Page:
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An overview of challenges and changes in potato production and potato diseases in the United States and Canada

Amy Charkowski: Colorado State University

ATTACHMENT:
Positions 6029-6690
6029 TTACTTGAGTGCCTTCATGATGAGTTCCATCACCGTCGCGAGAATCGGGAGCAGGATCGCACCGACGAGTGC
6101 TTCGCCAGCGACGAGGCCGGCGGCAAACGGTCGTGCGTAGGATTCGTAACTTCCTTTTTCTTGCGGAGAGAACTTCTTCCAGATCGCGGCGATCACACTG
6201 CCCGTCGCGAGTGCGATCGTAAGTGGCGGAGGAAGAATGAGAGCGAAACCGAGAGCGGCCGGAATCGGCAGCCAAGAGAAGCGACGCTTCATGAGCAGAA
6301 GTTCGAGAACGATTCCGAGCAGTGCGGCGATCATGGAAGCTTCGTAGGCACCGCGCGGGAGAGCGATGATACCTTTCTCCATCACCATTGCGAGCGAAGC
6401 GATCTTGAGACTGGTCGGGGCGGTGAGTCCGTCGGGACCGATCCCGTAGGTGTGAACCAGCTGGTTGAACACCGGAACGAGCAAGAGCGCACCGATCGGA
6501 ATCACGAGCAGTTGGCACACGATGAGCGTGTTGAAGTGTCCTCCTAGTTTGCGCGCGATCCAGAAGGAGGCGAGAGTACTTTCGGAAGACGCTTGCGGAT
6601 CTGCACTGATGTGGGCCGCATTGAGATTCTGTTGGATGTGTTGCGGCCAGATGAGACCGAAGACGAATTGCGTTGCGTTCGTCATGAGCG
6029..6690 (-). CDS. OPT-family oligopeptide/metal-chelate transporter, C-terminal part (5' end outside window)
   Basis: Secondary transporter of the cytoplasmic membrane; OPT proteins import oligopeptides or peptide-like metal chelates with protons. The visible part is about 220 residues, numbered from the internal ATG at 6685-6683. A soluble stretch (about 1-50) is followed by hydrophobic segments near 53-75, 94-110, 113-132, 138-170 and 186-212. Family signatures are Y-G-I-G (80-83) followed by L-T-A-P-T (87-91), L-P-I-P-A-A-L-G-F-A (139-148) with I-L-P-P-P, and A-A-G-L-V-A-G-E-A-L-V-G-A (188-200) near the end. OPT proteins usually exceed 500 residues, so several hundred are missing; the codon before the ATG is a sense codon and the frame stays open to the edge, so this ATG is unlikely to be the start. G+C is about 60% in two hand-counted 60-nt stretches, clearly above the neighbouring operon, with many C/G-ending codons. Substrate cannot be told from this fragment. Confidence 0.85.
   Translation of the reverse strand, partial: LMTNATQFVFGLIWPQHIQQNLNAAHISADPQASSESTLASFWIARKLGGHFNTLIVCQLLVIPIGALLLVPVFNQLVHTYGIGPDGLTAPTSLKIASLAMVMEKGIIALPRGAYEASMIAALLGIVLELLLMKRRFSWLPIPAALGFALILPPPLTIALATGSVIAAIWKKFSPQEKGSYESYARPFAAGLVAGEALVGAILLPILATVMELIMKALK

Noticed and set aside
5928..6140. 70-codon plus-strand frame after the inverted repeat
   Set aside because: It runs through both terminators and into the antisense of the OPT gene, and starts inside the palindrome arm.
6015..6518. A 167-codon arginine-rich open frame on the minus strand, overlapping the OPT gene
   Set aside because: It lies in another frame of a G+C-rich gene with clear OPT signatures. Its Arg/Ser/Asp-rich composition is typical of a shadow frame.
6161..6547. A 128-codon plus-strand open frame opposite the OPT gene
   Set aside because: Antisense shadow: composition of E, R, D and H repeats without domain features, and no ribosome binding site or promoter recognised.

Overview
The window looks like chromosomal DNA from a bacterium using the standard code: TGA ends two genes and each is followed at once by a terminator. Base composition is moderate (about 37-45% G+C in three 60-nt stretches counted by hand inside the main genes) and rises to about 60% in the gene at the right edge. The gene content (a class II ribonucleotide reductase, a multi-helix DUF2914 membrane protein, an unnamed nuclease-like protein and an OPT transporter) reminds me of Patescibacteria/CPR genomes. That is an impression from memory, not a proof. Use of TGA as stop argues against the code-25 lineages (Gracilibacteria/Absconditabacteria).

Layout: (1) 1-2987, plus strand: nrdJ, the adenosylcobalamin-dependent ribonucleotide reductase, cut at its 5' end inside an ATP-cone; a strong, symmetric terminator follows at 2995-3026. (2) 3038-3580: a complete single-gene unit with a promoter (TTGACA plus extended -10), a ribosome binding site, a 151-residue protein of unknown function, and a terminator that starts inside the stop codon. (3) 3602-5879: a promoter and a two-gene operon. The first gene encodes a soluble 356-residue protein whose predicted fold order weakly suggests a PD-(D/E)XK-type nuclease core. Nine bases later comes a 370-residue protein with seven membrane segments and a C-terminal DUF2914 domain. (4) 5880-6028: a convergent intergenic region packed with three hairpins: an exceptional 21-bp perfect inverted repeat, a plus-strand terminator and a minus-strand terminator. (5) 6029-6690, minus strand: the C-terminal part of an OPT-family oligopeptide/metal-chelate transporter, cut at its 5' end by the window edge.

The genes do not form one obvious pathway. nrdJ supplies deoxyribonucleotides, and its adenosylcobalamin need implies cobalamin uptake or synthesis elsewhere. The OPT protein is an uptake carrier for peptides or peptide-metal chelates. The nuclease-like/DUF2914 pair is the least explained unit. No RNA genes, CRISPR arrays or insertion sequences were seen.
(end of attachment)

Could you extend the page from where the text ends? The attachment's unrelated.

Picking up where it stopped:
<div>The only known major pathogens that caused bacterial blackleg and soft rot of potato in North America used to be <em>Pectobacterium atrosepticum </em>and <em>P. carotovorum</em>. However, even early genomics methods demonstrated that multiple previously undescribed <em>Pectobacterium</em> species caused blackleg and soft rot. Available phylogenetic and genomic data suggests that additional species remain to be described in the United States. Over the past decade, multiple species capable of causing these diseases were identified and sequenced. In 2014, a blackleg outbreak caused by <em>D. dianthicola</em> was identified and this pathogen quickly spread to multiple potato-producing regions via seed potatoes. Two distinct<em> D. dianthicola</em> strains were identified in multiple states during outbreak, but other <em>Dickeya</em> species do not appear to play a major role in blackleg in North America. <em>D. dianthicola</em> was often found with <em>Pectobacterium</em>, with <em>P. parmentieri </em>appearing to be one of the most common co-occurring species. Changes in potato varieties and testing of new potato varieties may have contributed to the recent <em>D. dianthicola</em> outbreak. Improvements in seed lot testing, including a new PCR assays developed from genomic analyses have reduced blackleg incidence over the past two growing seasons. Seed potato certification data has provided some information on potato lines that tolerate blackleg or that are highly susceptible. Further screening material for resistance is difficult due to the high variability in disease tolerance caused by plant age and environment, so virulence assays that provide improved quantitative ratings of disease tolerance were developed.</div>

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